Monday, July 7, 2008

Hancock Explodes Box Office, Implodes Onscreen


Release: 07.01.2008
Rated PG-13

1 hour, 32 minutes

Second-Run Seats ($$) <
> Matinee ($$$)

Will Smith (I Am Legend) stars as Hancock, a super-powered being sorely in need of an attitude adjustment. After rescuing Ray Embrey (Jason Bateman, Smokin' Aces), "the Bono of public relations", Ray encourages Hancock to turn over a new leaf, to give the public a reason to value his help and not scream bloody murder over his costly messes. Hancock's curmudgeonly ways stem from his belief that he is alone, but he soon learns that he is not as unique as he believed, a revelation that comes with a hefty cost.

Director Peter Berg (The Rundown) takes on a bold project that establishes a superhero property steeped within the confines of reality and not the more traditional lore of DC or Marvel comics. Establishing a history, conflict and redemptive path for the surly Hancock proves to be more of a challenge than Berg and writers Vincent Ngo (Hostage) and Vince Gilligan (TV: The X-Files) could manage. Instead of a display of
grandiose feats, audiences are treated to frenetic camerawork and too-close visuals that explore the actors' nasal passages more so than their emotions and interactions. The story has a similarly jarring effect to that of the shaky lensing. The tale's reckless swelling and ebbing make it difficult to understand or even locate a plot at times, and rushes to wrap up the climax and other key points when time is needed.

Kudos to Smith, Bateman and Charlize Theron (Aeon Flux) for establishing rich characters that rise above the story's chaos. Bateman does the best job to me; yes, I am a fan, but his performance shows why he deserves the praise.

Dirty Undies
The sheer level of devastation and property damage by Hancock is astounding. In this case, the PG-13 rating manages to elevate the violence by cutting away from the conflicts, leaving much to the imagination. Villains thrown from buildings tens of stories high have little chance of survival if you ponder the aftermath of Hancock's actions. Berg couldn't resist visualizing Hancock's favorite threat in the prison, which to me would have been better left to our own imaginations. When Hancock's not performing feats of illogical and stupefying proportions, he's boozing and cursing. The word 'asshole' is spoken by folks of all ages, and to show his rough edges, Hancock even tosses out an abrasive 'fucked' to an enraged crowd.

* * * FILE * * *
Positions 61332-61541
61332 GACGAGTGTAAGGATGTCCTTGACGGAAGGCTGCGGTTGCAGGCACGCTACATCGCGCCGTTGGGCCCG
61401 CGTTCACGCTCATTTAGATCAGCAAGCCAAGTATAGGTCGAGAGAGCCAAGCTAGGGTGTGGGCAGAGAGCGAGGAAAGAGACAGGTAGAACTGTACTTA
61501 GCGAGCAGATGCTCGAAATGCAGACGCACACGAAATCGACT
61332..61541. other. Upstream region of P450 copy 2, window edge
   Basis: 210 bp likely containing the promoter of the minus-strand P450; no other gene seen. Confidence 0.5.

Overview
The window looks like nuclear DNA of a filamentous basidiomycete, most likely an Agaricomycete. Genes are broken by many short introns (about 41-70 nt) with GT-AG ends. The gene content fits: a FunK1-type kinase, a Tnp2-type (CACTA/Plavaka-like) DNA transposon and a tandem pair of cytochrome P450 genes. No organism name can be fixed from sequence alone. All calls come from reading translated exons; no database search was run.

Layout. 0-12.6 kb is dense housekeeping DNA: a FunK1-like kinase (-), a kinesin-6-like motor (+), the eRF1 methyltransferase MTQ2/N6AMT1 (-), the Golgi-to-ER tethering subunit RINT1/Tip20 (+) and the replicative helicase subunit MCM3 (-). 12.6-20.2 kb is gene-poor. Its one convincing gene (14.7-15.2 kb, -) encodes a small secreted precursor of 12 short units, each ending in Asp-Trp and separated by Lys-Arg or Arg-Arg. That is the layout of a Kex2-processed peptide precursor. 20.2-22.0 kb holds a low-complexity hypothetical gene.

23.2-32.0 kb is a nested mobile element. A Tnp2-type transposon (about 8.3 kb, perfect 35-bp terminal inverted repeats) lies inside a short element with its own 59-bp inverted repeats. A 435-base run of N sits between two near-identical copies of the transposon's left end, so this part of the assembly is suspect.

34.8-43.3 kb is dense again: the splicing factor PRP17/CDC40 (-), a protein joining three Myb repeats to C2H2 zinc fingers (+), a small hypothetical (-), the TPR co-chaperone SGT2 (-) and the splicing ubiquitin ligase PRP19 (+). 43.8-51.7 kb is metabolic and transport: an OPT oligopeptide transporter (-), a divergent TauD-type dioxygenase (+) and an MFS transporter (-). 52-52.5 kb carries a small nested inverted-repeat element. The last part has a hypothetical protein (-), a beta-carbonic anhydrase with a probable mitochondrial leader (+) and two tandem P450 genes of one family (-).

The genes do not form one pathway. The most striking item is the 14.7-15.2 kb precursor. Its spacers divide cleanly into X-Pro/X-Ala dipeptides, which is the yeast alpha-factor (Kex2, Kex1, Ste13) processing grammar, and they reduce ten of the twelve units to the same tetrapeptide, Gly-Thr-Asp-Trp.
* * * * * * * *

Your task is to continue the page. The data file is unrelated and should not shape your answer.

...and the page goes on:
You can't go wrong with Will Smith as a healthy hunk of man meat, though he doesn't give off that vibe until he gets a trim and a new attitude. Likewise, the statuesque Charlize Theron goes from cute doting housewife to fever-inducing fox with just a touch of dark makeup and tight jumpsuit.

The Money Shot
The saving grace of Hancock was that there was no competition to keep it from setting holiday records despite being a mess of a film. Never quite resting long enough to tell a thoughtful story and never revved up enough to be popcorn-munching adrenaline fluff, it settles into an nauseating, woulda-coulda-shoulda rhythm. Hancock succumbed to its greatest weakness, sacrificing substance over style.

Large Association of Movie Blogs


  1. Right after Hancock gets called out of prison, they leave everything that had been built up to that point behind. It's too bad. They had a great film on their hands up to that point.

  2. I too was really enjoying his earnest efforts at redemption. It became a jumbled rush once he was called upon to help the city while trying to create him a villain and a backstory. They should have taken a sideplot out or made the film long enough to contain all the finer points.

  3. I've got the original script "Tonight he comes". Hopefully its better than the shooting script.

  4. Let me know how it is. I'd love to know how much was changed from the original idea.

  5. He wears a cape in Tonight. When I finish it, I'll let you know the other differences.